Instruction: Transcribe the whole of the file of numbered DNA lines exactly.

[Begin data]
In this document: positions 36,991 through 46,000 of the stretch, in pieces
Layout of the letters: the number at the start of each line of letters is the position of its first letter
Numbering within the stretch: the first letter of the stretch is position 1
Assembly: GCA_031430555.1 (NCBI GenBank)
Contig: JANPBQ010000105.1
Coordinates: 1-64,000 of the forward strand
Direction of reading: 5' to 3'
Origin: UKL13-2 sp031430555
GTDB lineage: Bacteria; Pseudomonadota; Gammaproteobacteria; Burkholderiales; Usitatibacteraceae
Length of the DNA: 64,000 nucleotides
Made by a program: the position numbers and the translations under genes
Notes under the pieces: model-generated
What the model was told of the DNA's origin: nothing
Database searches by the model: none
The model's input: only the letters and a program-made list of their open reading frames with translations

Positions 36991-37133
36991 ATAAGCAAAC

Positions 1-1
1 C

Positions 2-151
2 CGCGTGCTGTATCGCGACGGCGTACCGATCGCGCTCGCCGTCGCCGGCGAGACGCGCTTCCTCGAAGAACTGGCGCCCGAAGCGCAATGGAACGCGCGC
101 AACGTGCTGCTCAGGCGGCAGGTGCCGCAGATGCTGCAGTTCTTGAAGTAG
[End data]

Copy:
In this document: positions 36,991 through 46,000 of the stretch, in pieces
Layout of the letters: the number at the start of each line of letters is the position of its first letter
Numbering within the stretch: the first letter of the stretch is position 1
Assembly: GCA_031430555.1 (NCBI GenBank)
Contig: JANPBQ010000105.1
Coordinates: 1-64,000 of the forward strand
Direction of reading: 5' to 3'
Origin: UKL13-2 sp031430555
GTDB lineage: Bacteria; Pseudomonadota; Gammaproteobacteria; Burkholderiales; Usitatibacteraceae
Length of the DNA: 64,000 nucleotides
Made by a program: the position numbers and the translations under genes
Notes under the pieces: model-generated
What the model was told of the DNA's origin: nothing
Database searches by the model: none
The model's input: only the letters and a program-made list of their open reading frames with translations

Positions 36991-37133
36991 ATAAGCAAAC

Positions 1-1
1 C

Positions 2-151
2 CGCGTGCTGTATCGCGACGGCGTACCGATCGCGCTCGCCGTCGCCGGCGAGACGCGCTTCCTCGAAGAACTGGCGCCCGAAGCGCAATGGAACGCGCGC
101 AACGTGCTGCTCAGGCGGCAGGTGCCGCAGATGCTGCAGTTCTTGAAGTAG